I just got back from a show and I am catching up with this thread. Kind of a rough show, I had a Swedish judge for 3 out of 4 of my tests, he seemed like a very nice man and gave constructive comments, but scored everyone extremely low. I got my lowest scores yet from him, in the mid 50s. My test 4 that was not with him I got straight 6s on the entire test, except for 7 for Werther's gaits. We have been trying to change a lot in my riding, including trying to develop some form of loose legs, so my horse is more sensitive to the aids. After a rough weekend it is so nice to see so many encouraging comments. One thing that I love about Dressage is that people not only want to educate themselves, but a lot of people seem really excited to help other further their education.



  13. #33
    Join Date
    Jan. 10, 2002
    Location
    Area VIII, Region 2, Zone 5.
    Posts
    6,793

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    Quote Originally Posted by Ellie&Werther View Post
    One thing that I love about Dressage is that people not only want to educate themselves, but a lot of people seem really excited to help other further their education.
    Well, don't tell anyone. We have to protect our snooty DQ reputations!
    Quote Originally Posted by Linny View Post
    Those martingales were so taut, you could play Ode to Joy on them with a comb



  14. #34
    Join Date
    Apr. 15, 2008
    Location
    Orlean, Va
    Posts
    2,060

    Question

    Ellie,

    Were you riding para or regular classes?



  15. #35
    Join Date
    Jul. 2, 2009
    Location
    Minnesota
    Posts
    109

    Default

    Quote Originally Posted by whicker View Post
    Ellie,

    Were you riding para or regular classes?
    Regular classes. The tough judge was fair in that he was scoring everyone low. When he did my training test 4 the high score for the AAs was a 61. I actually think he was nice, I had a friend who was riding Training test one, she halted at X and her mare set her neck and trotted right out of the ring at C. She was going to leave and he jumped out of truck and encouraged her to get back in the ring so he could score the rest of test.



  16. #36
    Join Date
    Feb. 9, 2003
    Location
    Ontario, Canada
    Posts
    349

    Default My Experiences

    Quote Originally Posted by whicker View Post
    Piaffing,

    Would you please tell us about your experiences in competing with borrowed horses? How do the horses know the cues of the new riders? Some of the cues mentioned in the thread are quite unusual. For instance, the rider who lifts a piece of mane to ask for a left lead canter. How can you change the horse's cue system so quickly for a competition?
    Since I'm a Grade 4 rider my cues are not too far off. I use more of my weight as an aid along with my legs. So far the horses I have borrowed have been wonderful. The last horse I borrowed I only had the night before to try her and still pulled off scores of 58% the next day.

    For the people who are willing to lend out their horses is well beyond their generosity.

    For riders at the grade 1 or 2 they usually have a trainer get on the horse first to work with the new aids. How it is done, is the trainer would ask for the movement with the new aid and then immediately ask with the old aid. It does not take the horse long to respond with the new aid.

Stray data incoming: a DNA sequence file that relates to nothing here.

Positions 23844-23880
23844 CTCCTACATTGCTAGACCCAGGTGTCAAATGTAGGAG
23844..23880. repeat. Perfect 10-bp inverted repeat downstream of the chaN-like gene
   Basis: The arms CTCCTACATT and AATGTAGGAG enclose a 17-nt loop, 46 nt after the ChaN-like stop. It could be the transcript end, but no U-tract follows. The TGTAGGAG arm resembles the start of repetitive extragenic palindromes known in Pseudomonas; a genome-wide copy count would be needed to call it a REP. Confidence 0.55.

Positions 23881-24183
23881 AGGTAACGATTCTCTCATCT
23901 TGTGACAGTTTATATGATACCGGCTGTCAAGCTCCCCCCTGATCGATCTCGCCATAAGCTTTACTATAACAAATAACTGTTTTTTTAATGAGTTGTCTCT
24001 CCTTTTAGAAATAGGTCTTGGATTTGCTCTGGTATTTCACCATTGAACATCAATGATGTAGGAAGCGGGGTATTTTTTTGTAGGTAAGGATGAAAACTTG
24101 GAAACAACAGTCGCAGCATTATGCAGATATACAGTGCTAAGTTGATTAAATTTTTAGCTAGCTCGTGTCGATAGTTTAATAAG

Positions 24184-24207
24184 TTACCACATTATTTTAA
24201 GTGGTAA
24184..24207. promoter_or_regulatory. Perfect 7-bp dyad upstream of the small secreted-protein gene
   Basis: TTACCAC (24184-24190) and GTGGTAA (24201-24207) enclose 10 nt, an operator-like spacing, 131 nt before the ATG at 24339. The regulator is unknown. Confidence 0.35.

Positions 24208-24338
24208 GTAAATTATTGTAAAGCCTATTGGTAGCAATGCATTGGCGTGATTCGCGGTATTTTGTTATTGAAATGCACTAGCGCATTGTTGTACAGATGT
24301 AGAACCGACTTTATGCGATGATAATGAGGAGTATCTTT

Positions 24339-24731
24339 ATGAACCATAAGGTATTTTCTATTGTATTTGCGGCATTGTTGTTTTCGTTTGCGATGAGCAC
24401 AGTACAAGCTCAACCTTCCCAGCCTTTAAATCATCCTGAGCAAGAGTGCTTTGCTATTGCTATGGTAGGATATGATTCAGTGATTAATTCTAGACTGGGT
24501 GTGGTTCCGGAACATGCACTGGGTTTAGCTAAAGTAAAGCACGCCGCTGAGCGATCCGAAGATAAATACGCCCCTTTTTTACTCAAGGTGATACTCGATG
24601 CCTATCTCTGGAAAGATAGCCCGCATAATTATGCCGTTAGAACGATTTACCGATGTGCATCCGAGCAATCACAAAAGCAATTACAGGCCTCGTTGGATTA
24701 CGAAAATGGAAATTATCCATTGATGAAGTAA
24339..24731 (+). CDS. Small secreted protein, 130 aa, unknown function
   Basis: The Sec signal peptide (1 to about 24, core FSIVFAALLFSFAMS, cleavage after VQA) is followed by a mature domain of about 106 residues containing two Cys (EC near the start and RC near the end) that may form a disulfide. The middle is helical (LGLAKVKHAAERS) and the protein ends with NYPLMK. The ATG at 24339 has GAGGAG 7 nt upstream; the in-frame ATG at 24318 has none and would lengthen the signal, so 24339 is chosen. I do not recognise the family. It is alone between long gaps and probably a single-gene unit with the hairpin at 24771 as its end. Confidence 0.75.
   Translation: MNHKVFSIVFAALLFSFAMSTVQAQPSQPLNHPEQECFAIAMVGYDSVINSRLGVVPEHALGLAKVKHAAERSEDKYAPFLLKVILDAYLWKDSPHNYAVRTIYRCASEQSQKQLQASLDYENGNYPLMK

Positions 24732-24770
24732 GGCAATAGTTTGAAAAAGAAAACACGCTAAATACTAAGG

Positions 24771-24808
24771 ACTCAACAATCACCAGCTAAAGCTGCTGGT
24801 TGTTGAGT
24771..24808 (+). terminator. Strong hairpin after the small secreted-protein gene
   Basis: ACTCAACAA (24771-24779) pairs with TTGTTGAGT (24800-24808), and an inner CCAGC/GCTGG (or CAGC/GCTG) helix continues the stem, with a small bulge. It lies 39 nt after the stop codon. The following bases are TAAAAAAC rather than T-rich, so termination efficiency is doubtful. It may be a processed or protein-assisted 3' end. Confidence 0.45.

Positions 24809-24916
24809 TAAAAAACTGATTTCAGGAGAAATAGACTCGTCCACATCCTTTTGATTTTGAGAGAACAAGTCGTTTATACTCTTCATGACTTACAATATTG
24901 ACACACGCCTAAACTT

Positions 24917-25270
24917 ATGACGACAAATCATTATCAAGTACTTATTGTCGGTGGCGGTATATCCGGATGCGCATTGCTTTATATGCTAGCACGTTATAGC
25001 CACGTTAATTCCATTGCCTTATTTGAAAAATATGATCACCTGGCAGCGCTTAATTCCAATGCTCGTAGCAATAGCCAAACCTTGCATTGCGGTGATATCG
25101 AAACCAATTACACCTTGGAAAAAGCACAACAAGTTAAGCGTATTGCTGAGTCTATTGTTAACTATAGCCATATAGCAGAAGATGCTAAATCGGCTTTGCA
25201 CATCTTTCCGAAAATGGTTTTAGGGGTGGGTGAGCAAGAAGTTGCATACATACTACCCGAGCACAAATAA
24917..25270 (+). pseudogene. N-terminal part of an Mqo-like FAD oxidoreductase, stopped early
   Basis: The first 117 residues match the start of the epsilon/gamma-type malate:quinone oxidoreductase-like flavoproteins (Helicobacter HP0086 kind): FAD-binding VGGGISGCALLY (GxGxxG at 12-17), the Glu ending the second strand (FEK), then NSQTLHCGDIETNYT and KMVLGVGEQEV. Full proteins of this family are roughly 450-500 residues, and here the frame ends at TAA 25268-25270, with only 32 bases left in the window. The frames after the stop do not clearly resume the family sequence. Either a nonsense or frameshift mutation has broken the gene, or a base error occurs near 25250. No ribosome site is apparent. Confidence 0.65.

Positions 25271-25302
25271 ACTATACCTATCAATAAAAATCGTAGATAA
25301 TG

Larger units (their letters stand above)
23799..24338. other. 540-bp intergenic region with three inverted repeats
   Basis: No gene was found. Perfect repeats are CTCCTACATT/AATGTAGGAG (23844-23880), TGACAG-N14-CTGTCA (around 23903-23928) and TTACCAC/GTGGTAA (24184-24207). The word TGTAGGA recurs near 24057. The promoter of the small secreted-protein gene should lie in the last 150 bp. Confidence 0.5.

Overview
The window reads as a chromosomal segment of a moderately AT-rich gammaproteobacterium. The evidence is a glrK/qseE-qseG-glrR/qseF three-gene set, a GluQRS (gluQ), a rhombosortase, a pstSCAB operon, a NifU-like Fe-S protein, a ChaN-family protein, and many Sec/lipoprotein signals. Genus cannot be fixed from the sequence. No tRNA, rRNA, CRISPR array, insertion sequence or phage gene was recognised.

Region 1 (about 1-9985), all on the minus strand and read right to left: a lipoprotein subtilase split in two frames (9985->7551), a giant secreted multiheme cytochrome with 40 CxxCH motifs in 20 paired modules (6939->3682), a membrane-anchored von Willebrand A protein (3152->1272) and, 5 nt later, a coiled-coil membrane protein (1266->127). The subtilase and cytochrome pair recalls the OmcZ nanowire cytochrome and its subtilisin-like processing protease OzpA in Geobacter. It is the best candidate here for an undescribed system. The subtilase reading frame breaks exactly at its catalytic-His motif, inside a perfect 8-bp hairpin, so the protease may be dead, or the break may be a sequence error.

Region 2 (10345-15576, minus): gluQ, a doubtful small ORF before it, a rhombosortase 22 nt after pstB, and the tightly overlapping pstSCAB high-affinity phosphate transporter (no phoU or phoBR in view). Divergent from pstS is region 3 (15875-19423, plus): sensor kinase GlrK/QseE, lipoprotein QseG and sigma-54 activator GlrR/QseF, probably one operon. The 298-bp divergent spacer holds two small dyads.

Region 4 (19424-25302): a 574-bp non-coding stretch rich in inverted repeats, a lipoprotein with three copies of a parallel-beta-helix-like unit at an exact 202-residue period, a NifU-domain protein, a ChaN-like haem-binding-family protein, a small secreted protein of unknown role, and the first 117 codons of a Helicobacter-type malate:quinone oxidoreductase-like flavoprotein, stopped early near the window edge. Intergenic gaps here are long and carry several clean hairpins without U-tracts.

Frogs in a Basket. Oh, one jumped out.
    EC Level 1 Coach, ARIA Level 3 Dressage Coach
    www.dressagelife.com
    http://piaffing.blogspot.com/



  17. #37
    Join Date
    Apr. 15, 2008
    Location
    Orlean, Va
    Posts
    2,060

    Smile Changing Cues

    I find it totally amazing that a horse could change cues so fast. It takes such a long time to do the original training. I know that the horse has to have been physically muscled and developed, but the quickness of the horse's mind is what blows me away.

    I am teaching one of my greenies to open and close gates with her head, so I don't have to lean over and pull/push and struggle with the weight. Even with voice, praise and sugar it is taking awhile. I haven't done clicker training with her yet. That will be useful for teaching her to retrieve and pick up things from the floor when I drop them.



  18. #38
    Join Date
    Nov. 13, 2007
    Location
    NW Louisiana
    Posts
    5,229

    Default

    It is truly wonderful to me to see people with injuries and issues like these able to enjoy dressage like the rest of us. Sure it might be much more difficult, but the dedication is inspiring.

    If I had an appropriate horse, I would have no issues lending it for clinics and such. Unfortunately, one of mine is very sensitive and if not ridden how she wants to be ridden can be a bit dangerous, and the other is only 3 and doesn't even know the proper aid for canter yet. Maybe in a couple years because he has the easy-going personality for that type of rider.



  19. #39
    Join Date
    Apr. 15, 2008
    Location
    Orlean, Va
    Posts
    2,060

    Exclamation Update: para contact info!

    I asked Mod 1 to move this thread to our forum because it has so much useful info.

    Hope Hand wants to put on clinics for us all over the country. We need to find horses and locations. Please make suggestions!



  20. #40
    Join Date
    Oct. 8, 2009
    Location
    Arroyo Grande,CA
    Posts
    116

    Default

    I have a horse available to borrow in California. Yes he is my FEI level driving horse, but he has also extensivly been ridden dressage, I have a rider rideing him right now. The benefits of a driving horse is you can get him to do everything without useing your legs:-) He also takes leg and seat cues. He is a 15.2 hd Welsh Cob. 13 years old been there done that flashy as anything. The gal riding him recently lost her 18 hd horse and her comment about my guy is that his gaits are huge. And he really climbs up hill into his canter, but then he is used to pulling a carriage:-)

    As for borrowing horses, I competed at 2 world championships with borrowed horses becasue I couldn't afford to ship my horse to Europe. Shipping a custom carriage was expensive enough. Many US drivers borrow horses, the best way to prepare for borrowing a horse is to ride as many horses as possible. It is very beneficial to take a clinic with a borrowed horse, if you want to compete across country the cheapest way is to borrow a horse if you can. Makes you a better rider and driver.